16. You’re going to be thrown a lot of opportunities.  Take risks, try things you’re uncomfortable with…whether it’s classes, clubs, activities, etc.  What do you have to lose?
  17. If you’re new to the region and don’t have a network – get on LinkedIn!  Networking takes a lot of work and you gotta hustle.  Seattle is a small town – everybody knows everybody.  Connect with all your classmates.
  18. After an informational interview, ask if there are two more people to meet.  See if they can help with the introduction, and include a form letter to make it easy for them.  And finally, for further reading, Richard recommended that we read “Zero to One” by Peter Thiel, one of the founders of Paypal.  The book basically includes notes from teaching the entrepreneurship class at Stanford.

For more from Nelson, check out http://www.nelsontang.com
Image creditwww.boomboombrands.com


Posted by Sarah Eytinge - September 17th, 2014 - 0 comments - Permalink



Pre-onboarding MBA Career Orientation in Shanghai

???????????????????????????????I had thought that all the MBA events and learnings would take place after the start of the program in September. I was very surprised when I learned that the Foster MBA Career Management Team would fly half-way around the earth to Shanghai, China to provide us incoming international students with a pre-onboarding career orientation on July 26th and 27th.

During this two-day session, Dodi and Sally taught us the American style of job hunting, like how to network, how to request informational interviews and how to maintain networking relationships. We also had resume workshops and even got the chance to have our first networking event with HRs and Foster alumni from Amazon, DuPont, Starbucks, etc. and recruiters from Apple.

T???????????????????????????????he most beneficial part of this face-to-face session was the chance to discuss which topics or tones are appropriate to use in informational interviews. As an international student, trying to adapt myself to the cultural differences in job hunting is not just about learning the process, but also about understanding the American norms and customs, which I cannot get through a virtual session. Also, by having guest speakers, HRs and alums with us, I had the chance to test my networking skills and build up my confidence. I also received feedback on my elevator pitch, which I will use in the career expo weeks later.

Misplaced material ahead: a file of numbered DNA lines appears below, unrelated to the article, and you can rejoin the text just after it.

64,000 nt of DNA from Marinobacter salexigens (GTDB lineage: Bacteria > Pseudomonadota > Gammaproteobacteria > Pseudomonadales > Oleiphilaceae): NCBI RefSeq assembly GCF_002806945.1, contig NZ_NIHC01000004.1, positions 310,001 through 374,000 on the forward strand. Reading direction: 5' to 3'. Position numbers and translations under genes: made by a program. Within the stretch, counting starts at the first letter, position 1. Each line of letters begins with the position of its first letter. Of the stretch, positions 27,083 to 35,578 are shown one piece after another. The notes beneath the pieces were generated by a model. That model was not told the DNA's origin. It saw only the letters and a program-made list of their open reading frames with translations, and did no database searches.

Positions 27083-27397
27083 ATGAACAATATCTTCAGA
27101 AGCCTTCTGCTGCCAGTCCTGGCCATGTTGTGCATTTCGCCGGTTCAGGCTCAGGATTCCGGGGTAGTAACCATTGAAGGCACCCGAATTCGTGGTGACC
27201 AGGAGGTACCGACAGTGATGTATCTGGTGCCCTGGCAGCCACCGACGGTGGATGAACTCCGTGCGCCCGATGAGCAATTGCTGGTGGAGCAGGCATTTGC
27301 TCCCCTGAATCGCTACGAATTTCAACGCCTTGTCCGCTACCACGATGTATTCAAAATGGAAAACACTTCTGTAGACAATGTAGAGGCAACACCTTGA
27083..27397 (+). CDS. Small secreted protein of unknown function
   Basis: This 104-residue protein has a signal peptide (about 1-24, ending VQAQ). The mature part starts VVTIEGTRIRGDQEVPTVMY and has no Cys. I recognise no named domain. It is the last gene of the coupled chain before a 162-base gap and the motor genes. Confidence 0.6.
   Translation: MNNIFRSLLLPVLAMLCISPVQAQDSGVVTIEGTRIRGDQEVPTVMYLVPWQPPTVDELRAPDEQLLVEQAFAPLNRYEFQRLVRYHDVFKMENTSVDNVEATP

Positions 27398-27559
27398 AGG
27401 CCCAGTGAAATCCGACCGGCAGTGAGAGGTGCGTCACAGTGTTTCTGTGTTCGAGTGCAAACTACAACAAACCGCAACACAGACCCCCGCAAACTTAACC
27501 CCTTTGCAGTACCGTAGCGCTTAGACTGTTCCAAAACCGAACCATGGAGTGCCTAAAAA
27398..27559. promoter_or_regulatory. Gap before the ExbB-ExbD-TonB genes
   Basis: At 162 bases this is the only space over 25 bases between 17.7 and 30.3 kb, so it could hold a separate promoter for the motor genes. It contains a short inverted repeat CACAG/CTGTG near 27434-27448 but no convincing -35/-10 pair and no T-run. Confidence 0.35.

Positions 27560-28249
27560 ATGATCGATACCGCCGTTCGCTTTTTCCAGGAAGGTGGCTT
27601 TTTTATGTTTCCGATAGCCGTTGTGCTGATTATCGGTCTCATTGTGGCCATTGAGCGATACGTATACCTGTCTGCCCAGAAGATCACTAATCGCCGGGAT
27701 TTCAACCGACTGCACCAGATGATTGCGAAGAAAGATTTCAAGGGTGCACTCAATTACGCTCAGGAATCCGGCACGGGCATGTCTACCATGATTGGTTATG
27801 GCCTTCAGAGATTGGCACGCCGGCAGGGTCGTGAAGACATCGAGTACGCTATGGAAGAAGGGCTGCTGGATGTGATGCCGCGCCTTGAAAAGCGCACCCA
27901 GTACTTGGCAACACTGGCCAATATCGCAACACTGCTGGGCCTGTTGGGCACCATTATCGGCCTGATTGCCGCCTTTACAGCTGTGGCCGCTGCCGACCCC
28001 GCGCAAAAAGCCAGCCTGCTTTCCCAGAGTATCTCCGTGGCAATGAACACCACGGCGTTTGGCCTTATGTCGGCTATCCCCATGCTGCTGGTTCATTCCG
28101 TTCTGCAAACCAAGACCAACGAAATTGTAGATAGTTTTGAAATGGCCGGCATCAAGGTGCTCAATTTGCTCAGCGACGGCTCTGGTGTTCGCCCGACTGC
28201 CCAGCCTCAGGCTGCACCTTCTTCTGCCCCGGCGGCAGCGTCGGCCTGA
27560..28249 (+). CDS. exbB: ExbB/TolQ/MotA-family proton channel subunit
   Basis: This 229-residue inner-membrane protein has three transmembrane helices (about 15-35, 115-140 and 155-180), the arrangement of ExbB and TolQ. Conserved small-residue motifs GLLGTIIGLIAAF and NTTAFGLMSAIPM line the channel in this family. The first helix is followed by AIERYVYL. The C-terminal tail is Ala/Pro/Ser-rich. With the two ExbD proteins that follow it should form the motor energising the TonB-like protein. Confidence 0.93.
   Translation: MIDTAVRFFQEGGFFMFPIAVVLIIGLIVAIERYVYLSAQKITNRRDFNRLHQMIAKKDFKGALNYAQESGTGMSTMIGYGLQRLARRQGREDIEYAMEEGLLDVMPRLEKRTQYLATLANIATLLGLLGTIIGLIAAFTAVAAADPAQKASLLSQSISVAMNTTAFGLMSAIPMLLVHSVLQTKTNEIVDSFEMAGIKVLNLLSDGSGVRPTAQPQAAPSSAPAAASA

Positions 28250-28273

Through this session, I most certainly confirmed that choosing Foster was a very good decision. Students and alumni are always willing to share their knowledge and experience. Career coaches are very considerate and ready to help. Now I am looking forward to my MBA experience at Foster even more!

Guest post by Florence Fang, Class of 2016 MBA Candidate


Posted by Megan Lewis - September 16th, 2014 - 0 comments - Permalink



A Summer Marketing Internship at Google Singapore

This has been one of my favorite summers so far. I managed to get an internship at my dream company, Google, and in one of my favorite countries, Singapore. My role at Google is MBA Marketing Intern with the South East Asia, Small and Medium Business Marketing team.

The internship experience has greatly surpassed my expectations. First of all, I feel lucky that I’ve been given a real hands-on project for the summer. The amount of trust that has been placed in me and the resources I’ve been given make me feel that I am not just an intern. Instead, I am doing work that really matters for the users and the company. I’m involved in and actually lead certain key components of a regional marketing project and work closely with Googlers cross-functionally and cross-geographically. Moreover, my final delivery is a real program which will make an impact on both the end users and the company.

Secondly, I was a bit nervous on my first day. However, the moment I stepped into the Google office, I could see and feel the fun and open culture everywhere: the office design & decoration, interns’ high level of access to information, and of course the people I’ve met. Everyone, no matter how senior, is very approachable and open to talking with me. I have never been turned down or even responded to with hesitation when I reach out to ask job-related questions or request career advice. I am so lucky that my manager is a Foster MBA alumnus. He is always willing to share his personal experience and career advice with me. Every one-on-one session with him is more like a career coaching session.Hui Li Google Singapore 2

Now that I’m one year into my MBA program and two months into my internship, I see how I’ve changed substantially, especially in terms of strategic thinking and communication skills. There are so many moments during my work here that remind me of knowledge I acquired from group discussions at Foster. Moreover, the frameworks I learned from the classes are really helpful in solving the problems I encounter here.